Lifting Heavy Loads - Part 3

SUBJECT: Lifting Heavy Loads - Part 3 TOPIC: Levers, Fulcrum and Mechanical Advantage OBJECTIVE: Understand Basic Lifting Principles using Levers, Fulcrum, and Mechanical Advantage TASK: Given a heavy object, the rescue team shall lift...

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TOPIC: Levers, Fulcrum and Mechanical Advantage

OBJECTIVE: Understand Basic Lifting Principles using Levers, Fulcrum, and Mechanical Advantage

TASK: Given a heavy object, the rescue team shall lift, move and stabilize the object utilizing only cribbing blocks, wood timbers, and 60-inch pry bars.

This University of Extrication column is Part 3 in a series on lifting and stabilizing heavy loads. In this column, we provide a challenging yet fundamental training exercise for rescuers to fulfill that requires an understanding of simple levers, effective use of limited basic tools and application of mechanical advantage.

The training task is for a team of rescue personnel to lift, stabilize and move a large, heavy object from one point to a different location using only specific and limited hand tools. What makes this challenging is that no hydraulic, air, electric, or gas-powered tools can be used. The team must move the object using only simple pry bars, cribbing, steel pipes and some long pieces of wood timber.

The training scenario is intentionally limited to an inventory of basic, manual tools. Our inventory consists of the following tools and equipment:

  • Two 60-inch pry bars with pinch point ends
  • Four two-inch-diameter-by-24-inch steel pipes
  • Four two-inch-diameter by 72-inch steel pipes
  • 40 eight-inch-by-eight-inch-by-24-inch cribbing blocks
  • 10 eight-inch-by-eight-foot wedge blocks
  • 40 four-inch by four-inch by 18-inch cribbing
  • 10 two-inch-by-four-inch-by-18-inch cribbing blocks
  • 10 four-foot-by-four-inch wedge blocks
  • Two eight-inch-by-eight-inch-by-eight-foot wood beams

To accomplish this training challenge, a heavy object is needed. One such ideal training object is a two-foot-by-two-foot-by-four-foot concrete block. The solid-concrete block selected as our example is typically used by sand and gravel companies as divider walls between their various products. Our concrete block weighs just below 4,000 pounds.

The site location selected for this training had an acquired structure with a small concrete porch. The block resting on the ground will have to be repositioned to this porch using only the simple tools, simple levers, mechanical advantage and lots of brute force. For your training, you must obtain similar heavy objects to be lifted and moved. If you get two of these gravel company blocks, design the task to require setting one on top of the other. This sounds simple but it is a monstrous task. It will take a rescue team in the neighborhood of an hour to accomplish this end result.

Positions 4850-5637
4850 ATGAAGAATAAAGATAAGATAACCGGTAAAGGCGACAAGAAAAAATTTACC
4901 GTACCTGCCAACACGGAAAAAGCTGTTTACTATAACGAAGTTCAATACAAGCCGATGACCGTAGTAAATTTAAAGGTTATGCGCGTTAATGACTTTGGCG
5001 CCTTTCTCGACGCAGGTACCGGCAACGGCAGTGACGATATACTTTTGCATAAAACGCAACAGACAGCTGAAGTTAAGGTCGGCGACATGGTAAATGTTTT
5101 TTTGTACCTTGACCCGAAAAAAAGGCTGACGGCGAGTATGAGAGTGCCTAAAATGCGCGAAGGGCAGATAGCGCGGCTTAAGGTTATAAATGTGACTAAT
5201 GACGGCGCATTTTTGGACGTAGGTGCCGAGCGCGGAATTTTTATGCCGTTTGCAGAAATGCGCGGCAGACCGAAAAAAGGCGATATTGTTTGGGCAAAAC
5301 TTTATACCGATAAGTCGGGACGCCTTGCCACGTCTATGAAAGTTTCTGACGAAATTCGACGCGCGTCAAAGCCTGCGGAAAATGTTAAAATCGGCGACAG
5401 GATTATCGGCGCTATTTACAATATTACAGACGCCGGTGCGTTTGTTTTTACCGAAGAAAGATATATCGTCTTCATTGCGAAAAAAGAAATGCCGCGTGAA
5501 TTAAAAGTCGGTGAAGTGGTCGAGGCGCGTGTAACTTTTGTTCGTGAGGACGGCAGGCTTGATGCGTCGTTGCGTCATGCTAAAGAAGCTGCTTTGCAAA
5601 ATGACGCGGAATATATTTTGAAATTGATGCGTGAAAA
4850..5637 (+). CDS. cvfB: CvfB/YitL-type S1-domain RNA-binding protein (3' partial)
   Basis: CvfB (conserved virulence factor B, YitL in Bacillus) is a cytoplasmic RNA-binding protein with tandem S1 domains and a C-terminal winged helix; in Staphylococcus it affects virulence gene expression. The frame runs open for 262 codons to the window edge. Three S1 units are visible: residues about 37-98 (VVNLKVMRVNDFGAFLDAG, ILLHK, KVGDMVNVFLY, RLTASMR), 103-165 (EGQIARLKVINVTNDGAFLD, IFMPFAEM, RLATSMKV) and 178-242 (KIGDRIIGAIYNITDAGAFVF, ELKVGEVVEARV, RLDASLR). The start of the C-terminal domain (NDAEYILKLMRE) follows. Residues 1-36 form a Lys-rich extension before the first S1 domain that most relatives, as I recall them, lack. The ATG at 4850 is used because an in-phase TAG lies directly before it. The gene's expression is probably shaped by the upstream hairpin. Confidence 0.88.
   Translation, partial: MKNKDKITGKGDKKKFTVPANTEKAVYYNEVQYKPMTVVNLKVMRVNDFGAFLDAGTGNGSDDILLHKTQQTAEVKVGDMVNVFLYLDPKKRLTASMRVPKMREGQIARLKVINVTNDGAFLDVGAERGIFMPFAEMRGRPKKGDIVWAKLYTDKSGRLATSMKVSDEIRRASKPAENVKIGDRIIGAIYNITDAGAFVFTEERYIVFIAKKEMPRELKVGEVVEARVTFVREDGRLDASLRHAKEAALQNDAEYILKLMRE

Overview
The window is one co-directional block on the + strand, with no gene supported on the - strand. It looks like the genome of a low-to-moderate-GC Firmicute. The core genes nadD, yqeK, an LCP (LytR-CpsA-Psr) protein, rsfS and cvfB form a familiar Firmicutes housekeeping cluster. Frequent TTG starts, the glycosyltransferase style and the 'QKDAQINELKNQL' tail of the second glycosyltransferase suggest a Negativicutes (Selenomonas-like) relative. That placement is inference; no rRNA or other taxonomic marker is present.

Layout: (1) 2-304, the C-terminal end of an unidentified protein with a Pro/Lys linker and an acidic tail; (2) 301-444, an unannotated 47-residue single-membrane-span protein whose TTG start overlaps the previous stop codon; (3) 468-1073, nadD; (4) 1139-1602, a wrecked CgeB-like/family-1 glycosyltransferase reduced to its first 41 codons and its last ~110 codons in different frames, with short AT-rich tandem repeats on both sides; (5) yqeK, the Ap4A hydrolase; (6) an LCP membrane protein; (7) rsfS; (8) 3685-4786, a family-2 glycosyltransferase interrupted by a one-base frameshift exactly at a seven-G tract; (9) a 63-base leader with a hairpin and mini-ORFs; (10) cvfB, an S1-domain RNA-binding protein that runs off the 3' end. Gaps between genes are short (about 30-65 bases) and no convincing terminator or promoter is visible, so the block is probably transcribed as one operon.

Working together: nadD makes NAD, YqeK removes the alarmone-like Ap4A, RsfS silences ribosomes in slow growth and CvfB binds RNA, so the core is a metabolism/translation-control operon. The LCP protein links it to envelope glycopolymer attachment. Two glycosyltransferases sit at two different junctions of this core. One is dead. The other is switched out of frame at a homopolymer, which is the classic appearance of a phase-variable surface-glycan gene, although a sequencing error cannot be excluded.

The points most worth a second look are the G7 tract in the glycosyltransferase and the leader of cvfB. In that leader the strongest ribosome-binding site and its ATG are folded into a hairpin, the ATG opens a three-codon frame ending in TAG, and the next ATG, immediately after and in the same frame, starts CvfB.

The assignment is to lift the object and then move it horizontally. In this case, our two-ton block will be moved from its starting point at ground level to the porch slab six-plus feet away and two feet above the ground. To accomplish the challenge set forth in this column, the rescuer must have an understanding of simple levers, know how to use a fulcrum and must be able to use the principle of mechanical advantage to assist with lifting the heavy load.

There are three classes of simple levers: First Class, Second Class and Third Class. Using the pry bars or the long wood timbers from our limited equipment inventory to pry on the cribbing and lift the concrete block is an example of a simple First-Class lever. The First-Class lever we create when we lift with the pry bar or the long timbers uses a contact point on the cribbing, called the fulcrum, to create a force multiplier known as mechanical advantage.

To lift with the pry bars requires that a piece of cribbing be positioned near the end of the block to be lifted. The pry bar is positioned over top of the cribbing as the working end of the bar is strategically positioned under the block. The effort it takes to lift the end of the object depends upon how effectively the pry bar and cribbing are positioned. With practice, the rescuers will soon learn how just a few inches difference in the position of the pry bar and the cribbing block make a big difference. As the weight is lifted, cribbing is positioned beneath the lifted load. Wedges help take up the space as the load is pried up. Box cribbing must be designed so that the load is adequately supported and balanced.

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